When they asked me what I wanted, I said: ‘The world.’
‘And what would you do with the world?’ my father asked. His words were lined with sharp edges but I didn’t catch their threat until Mother squeezed my shoulder. Her fingers were too hard to be a comfort – a warning, perhaps? Or a threat of her own?
I stared from god to god, no one giving me any indication of what I’d done wrong. They had asked me a simple question. I had given a simple response. Now everyone watched me from the shaded porticoes of the Throne Hall, their distorted faces reflected on the bronze pillars that ringed the room. I had no idea what they wanted, no idea why everyone suddenly seemed tense. A few people glanced to my father whose glower was so fierce he could have passed for one of his own statues.
I considered his question, my mother’s nails digging deeper with every passing second that I remained wordless.
‘I’d fill it with flowers,’ I decided.
A heartbeat as the words landed.
Then my father laughed. Long. Loud. The kind of noise that had me shrinking into my chair. The assembled gods joined in a split second too late.
I wanted to turn to my mother, to see if I’d answered correctly, but her hands held me in place, though her nails were less piercing.
She hadn’t let me out of her sight all evening.
‘It is good practice to be wary around strangers, my child,’ she had said. But these people weren’t strangers – at least to my mother. They were her sisters and brothers, in arms if not in blood. They were gods she had known her entire life.
I’d wanted to know more, but ‘don’t ask questions, my child’ was Mother’s favourite saying.
Still, at least all this ‘my child’ nonsense would stop soon. I was eight years old – or there about. It’s hard to keep track when you’re immortal, and all the other gods had, until recently, been locked in a war against the lord of time who shifted it about as he pleased.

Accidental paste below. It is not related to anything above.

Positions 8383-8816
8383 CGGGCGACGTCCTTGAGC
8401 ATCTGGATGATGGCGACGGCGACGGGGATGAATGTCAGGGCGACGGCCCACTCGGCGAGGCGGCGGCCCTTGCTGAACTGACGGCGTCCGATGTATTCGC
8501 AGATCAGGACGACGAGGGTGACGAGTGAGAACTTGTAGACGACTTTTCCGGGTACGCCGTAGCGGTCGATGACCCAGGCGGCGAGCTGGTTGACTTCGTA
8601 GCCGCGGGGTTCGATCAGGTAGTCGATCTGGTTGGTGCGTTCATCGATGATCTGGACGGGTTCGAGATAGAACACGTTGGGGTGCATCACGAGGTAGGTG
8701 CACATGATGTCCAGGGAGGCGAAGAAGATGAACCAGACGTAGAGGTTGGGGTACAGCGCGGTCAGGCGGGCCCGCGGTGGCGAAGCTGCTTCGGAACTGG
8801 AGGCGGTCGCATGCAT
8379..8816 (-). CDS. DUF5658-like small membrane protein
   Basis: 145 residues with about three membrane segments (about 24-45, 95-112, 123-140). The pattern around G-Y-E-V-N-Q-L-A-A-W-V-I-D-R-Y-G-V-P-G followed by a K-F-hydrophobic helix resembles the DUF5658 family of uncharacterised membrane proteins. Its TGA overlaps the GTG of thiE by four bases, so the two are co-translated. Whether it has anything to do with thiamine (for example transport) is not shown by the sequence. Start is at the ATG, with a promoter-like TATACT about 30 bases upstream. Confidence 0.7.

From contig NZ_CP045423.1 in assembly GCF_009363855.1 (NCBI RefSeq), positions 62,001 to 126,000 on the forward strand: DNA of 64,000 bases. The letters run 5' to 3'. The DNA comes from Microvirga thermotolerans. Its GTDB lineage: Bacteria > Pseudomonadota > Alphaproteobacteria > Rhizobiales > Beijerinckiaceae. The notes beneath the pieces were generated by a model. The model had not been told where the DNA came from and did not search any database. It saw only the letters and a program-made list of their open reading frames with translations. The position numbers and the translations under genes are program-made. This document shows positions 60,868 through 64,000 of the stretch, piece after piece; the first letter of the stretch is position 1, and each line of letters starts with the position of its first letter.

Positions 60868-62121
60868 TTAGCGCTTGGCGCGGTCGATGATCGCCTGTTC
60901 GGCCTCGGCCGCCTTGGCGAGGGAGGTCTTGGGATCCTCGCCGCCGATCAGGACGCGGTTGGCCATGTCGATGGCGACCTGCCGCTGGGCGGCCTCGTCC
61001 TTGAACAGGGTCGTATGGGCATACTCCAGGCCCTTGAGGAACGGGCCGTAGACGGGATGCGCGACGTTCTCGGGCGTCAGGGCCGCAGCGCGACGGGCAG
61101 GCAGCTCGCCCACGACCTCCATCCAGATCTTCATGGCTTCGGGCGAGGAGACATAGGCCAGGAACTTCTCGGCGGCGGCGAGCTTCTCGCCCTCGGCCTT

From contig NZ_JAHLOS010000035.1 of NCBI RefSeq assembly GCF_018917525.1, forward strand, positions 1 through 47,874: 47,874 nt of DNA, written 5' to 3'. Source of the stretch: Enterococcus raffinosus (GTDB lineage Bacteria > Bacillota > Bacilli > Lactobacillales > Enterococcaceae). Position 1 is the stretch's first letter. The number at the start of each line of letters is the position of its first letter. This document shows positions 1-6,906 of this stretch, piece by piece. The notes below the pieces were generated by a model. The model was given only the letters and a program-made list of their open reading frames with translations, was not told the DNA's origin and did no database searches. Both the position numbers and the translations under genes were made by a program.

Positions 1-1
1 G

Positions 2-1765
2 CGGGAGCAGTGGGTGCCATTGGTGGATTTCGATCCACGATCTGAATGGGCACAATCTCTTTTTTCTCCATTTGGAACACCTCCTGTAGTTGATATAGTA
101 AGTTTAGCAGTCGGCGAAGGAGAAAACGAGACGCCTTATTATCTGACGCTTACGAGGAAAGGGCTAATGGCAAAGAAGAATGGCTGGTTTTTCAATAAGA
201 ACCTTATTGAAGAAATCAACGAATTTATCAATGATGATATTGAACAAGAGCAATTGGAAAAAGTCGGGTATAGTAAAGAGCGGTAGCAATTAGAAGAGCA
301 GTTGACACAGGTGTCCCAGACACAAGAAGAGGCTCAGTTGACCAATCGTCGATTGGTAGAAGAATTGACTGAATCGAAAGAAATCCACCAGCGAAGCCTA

But regardless of my age, it was my Amphidromia, the day a child received their name. And as I was a goddess, I would also receive my domain – the aspect of the world that I would be responsible for.
‘Very well,’ Father said, rising from his throne. The laughing strangers fell silent at once. ‘Let it be so,’ he paused, the corners of his lips twitching as he took in the concerned expressions of the other gods, particularly the other members of the council who sat either side of him. They were his advisors, and now they nudged each other and whispered, keen to see his judgement.
Then Father smiled, though nothing about it eased the tension. ‘Goddess of the flowers it is.’
My jaw dropped and my mother’s grip became vice-like once more, holding me back. She knew me well enough to sense I was just shy of screaming, rage intensified for the confusion of asking for something so large and receiving something so small – all my hopes, all my lofty ambitions crumbling away. But I kept my mouth closed and curled my hands into fists which I hid in the folds of my dress. My anger was not worth contradicting the king of the gods.
‘And I name you... Kore.’ My eyes widened as the meanings of the name ran through my head: Pure, Beautiful Maiden, Little Girl – apparently that was all I would ever be to him. ‘Goddess of the flowers and of beauty –’ Aphrodite made an almost imperceptible noise of discontent and Father continued, ‘In nature.’
As the ceremonial fire was lit, I fought back tears.
This felt like a punishment.
And I had no idea what I had done wrong.
I’m thinking about my Amphidromia now, while trying not to wince as Mother tugs my hair into place. I have thought about it often, for multiple reasons. There was a lot at play, but I’ve had years to unpack it bit by bit. Now, my thoughts linger where they rarely have before: on the sea of faces lost in the shadows.
Mother had told me certain things about them, back then – things to keep me safe, but also stupid. Now that she’s told me more, the memory has drenched itself in fear.
So many people, all watching me. Two of the three courts gathered, gods from Olympus and Oceanus surrounding me. None from Hades, of course. I hadn’t been near that many people before, and I haven’t since. Now, in a matter of days, I’ll be married to one of them – and I can’t even remember them well enough to imagine who might be waiting for me at the end of the aisle.
According to everyone I know, it’s natural to be nervous before you are married, but no one has told me whether it’s natural to be terrified, filled with such abject horror at the thought that you can’t breathe properly.
‘Please hold your head still, Kore,’ Mother sighs, fingers loosening the tangled mess of my hair.